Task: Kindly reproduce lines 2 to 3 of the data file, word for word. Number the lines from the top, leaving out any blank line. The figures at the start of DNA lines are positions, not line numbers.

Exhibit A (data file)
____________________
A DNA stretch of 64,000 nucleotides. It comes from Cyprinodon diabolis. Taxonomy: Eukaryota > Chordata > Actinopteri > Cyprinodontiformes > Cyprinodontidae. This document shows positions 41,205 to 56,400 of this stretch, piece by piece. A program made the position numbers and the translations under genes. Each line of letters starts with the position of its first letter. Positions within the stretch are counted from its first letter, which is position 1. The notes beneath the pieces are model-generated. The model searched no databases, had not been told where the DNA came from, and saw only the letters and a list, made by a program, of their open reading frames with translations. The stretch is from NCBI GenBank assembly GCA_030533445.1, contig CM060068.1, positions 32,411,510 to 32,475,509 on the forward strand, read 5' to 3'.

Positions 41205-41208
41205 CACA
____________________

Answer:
Positions 41205-41208
41205 CACA